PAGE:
“Experiencing the enormous need for physicians who care and want to give to the community, I feel like I can fit that need,” she said. “Being a physician, and being a Black woman going into medicine, I can be an advocate not only for the patients I serve directly but really for the whole community.”
To that end, for her third-year scholarly activity she will combine spine research at Duke with earning a master’s degree in public health, with a concentration in health policy, at the University of North Carolina at Chapel Hill.
When she began her medical studies at Duke, she leaned toward psychiatry as a specialty, but during her rotations she found herself drawn toward surgery, especially orthopedic surgery. Again, she credits influential mentors, including Rory Goodwin, MD PhD; Melissa Erickson, MD, MBA; and Anthony Fuller, MD MScGH, with helping her refine her goals and identify strategies for achieving them.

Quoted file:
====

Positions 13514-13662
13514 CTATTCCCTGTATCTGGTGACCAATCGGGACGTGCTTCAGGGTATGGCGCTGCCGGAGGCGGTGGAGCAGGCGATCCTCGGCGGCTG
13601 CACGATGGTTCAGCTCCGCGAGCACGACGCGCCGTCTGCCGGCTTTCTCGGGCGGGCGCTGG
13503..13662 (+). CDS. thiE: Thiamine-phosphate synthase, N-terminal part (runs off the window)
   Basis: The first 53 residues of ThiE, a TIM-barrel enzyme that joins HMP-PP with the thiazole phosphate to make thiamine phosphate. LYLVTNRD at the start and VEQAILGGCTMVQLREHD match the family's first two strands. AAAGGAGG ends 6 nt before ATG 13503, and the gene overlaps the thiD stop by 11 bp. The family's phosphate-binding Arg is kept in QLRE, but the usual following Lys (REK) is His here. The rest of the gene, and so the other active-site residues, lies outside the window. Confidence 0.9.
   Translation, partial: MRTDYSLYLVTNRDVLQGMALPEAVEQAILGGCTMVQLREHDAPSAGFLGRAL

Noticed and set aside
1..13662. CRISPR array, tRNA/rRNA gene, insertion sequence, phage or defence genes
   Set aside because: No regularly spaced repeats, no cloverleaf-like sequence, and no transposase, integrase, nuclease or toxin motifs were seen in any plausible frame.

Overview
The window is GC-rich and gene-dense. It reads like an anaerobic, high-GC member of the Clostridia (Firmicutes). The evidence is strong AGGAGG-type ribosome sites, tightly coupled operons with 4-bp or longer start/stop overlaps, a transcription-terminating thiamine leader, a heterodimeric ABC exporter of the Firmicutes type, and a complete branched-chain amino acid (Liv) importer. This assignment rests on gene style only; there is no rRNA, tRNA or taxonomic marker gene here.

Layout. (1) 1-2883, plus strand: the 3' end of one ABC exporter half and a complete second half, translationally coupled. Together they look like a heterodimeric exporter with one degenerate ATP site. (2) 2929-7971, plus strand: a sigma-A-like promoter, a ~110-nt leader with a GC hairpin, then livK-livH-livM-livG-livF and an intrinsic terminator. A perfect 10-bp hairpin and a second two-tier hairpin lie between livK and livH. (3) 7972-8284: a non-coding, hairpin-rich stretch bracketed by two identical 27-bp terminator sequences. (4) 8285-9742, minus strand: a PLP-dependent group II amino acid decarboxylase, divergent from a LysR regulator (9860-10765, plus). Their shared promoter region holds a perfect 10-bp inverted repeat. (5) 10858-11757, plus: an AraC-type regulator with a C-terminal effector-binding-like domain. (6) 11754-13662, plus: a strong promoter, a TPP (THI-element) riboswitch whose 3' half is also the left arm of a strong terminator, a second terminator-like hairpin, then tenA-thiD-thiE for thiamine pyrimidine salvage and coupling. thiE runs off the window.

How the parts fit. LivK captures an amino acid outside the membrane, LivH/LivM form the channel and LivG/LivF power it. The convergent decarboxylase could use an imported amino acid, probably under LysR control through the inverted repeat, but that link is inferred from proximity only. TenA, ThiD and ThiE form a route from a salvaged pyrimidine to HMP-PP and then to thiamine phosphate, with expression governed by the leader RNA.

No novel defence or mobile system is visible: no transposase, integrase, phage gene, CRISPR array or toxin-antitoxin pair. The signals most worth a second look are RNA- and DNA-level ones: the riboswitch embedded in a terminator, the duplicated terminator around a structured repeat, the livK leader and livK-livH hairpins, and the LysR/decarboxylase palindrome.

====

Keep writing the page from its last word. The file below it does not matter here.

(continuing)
Two years into her medical studies, she said, the School of Medicine has lived up to everything she hoped it would be.
“One hundred percent,” she said. “I knew if I came here, I would have the opportunities I was looking for. And I was right.”
In her first year at Duke, she collaborated with partners at Harvard and the Ministry of Health in The Bahamas on the Caribbean Community Initiative, an ongoing project to develop a traumatic brain injury database in that Caribbean nation under the leadership of Myron Rolle, MD, MSc.
During this past academic year, aided by a national fellowship, she organized a Future Leaders in Neurosurgery event, sponsored by the Duke Department of Neurosurgery and involving neurosurgery leaders not only here but from institutions including UCLA, Miami, and the Mayo Clinic. The virtual event was attended, virtually by some 200 undergraduate students from four continents.